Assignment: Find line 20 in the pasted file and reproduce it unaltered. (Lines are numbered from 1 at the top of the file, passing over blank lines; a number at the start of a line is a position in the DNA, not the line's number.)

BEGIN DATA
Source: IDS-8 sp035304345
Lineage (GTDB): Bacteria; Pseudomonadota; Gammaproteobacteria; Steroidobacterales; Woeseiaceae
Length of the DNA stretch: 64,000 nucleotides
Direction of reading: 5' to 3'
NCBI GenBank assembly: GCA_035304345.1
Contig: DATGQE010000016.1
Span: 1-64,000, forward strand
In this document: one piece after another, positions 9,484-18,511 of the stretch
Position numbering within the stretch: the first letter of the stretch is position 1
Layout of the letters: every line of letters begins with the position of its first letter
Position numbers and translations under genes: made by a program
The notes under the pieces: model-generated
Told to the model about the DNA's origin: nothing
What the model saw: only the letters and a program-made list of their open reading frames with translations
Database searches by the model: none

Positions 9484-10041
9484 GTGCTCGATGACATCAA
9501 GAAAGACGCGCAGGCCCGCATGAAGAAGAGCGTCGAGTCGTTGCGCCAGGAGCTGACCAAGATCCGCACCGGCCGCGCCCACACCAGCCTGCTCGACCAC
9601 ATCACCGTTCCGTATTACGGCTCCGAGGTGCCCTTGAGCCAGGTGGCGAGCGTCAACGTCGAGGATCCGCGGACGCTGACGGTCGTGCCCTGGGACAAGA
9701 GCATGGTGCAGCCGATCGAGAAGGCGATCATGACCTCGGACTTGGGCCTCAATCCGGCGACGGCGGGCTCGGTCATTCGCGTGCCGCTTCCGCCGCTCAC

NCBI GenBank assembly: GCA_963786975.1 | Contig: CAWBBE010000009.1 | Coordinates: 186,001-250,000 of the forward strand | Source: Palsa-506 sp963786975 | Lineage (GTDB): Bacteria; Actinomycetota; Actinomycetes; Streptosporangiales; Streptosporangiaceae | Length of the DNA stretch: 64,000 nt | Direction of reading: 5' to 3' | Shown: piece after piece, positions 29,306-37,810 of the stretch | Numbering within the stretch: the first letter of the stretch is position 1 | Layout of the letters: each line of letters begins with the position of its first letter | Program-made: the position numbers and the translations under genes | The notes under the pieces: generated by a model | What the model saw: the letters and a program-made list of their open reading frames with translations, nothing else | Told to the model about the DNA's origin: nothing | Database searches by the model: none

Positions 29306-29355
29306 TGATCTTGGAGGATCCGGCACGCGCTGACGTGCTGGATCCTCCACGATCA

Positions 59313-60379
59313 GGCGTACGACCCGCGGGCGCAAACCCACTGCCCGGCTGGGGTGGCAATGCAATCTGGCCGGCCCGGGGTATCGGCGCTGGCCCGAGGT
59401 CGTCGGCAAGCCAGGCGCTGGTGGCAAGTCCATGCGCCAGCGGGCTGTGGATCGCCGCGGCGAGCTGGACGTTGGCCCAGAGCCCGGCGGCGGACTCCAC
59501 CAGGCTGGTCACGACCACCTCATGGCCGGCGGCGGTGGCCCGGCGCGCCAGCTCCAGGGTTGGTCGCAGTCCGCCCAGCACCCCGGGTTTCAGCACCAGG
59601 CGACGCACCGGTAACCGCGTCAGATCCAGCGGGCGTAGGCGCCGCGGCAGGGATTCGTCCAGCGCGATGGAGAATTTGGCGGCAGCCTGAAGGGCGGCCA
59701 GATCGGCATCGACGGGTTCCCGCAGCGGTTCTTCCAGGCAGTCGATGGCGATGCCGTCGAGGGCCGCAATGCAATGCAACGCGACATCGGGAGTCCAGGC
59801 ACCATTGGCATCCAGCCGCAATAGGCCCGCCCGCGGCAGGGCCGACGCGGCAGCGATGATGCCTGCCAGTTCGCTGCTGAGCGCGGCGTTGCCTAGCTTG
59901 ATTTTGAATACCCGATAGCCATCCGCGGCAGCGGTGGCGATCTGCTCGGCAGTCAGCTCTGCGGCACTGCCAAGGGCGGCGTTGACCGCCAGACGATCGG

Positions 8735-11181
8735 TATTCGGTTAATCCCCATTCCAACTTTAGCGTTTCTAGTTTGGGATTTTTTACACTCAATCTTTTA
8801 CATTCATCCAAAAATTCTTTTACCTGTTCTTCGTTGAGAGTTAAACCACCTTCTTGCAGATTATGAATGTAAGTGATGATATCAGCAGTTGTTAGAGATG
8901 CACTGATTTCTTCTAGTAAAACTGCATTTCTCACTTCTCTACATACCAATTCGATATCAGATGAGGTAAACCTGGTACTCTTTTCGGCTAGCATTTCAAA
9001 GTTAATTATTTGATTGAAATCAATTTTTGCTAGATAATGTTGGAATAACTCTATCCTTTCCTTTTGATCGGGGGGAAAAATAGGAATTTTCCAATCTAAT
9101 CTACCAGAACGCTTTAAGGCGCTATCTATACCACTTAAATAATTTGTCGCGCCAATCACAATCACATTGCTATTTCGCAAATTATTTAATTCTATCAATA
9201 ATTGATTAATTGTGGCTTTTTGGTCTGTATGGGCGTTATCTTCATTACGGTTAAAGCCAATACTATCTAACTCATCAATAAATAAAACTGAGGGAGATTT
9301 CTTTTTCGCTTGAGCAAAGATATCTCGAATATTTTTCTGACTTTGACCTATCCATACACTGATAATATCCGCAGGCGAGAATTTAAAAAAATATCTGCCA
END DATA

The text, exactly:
9701 GCATGGTGCAGCCGATCGAGAAGGCGATCATGACCTCGGACTTGGGCCTCAATCCGGCGACGGCGGGCTCGGTCATTCGCGTGCCGCTTCCGCCGCTCAC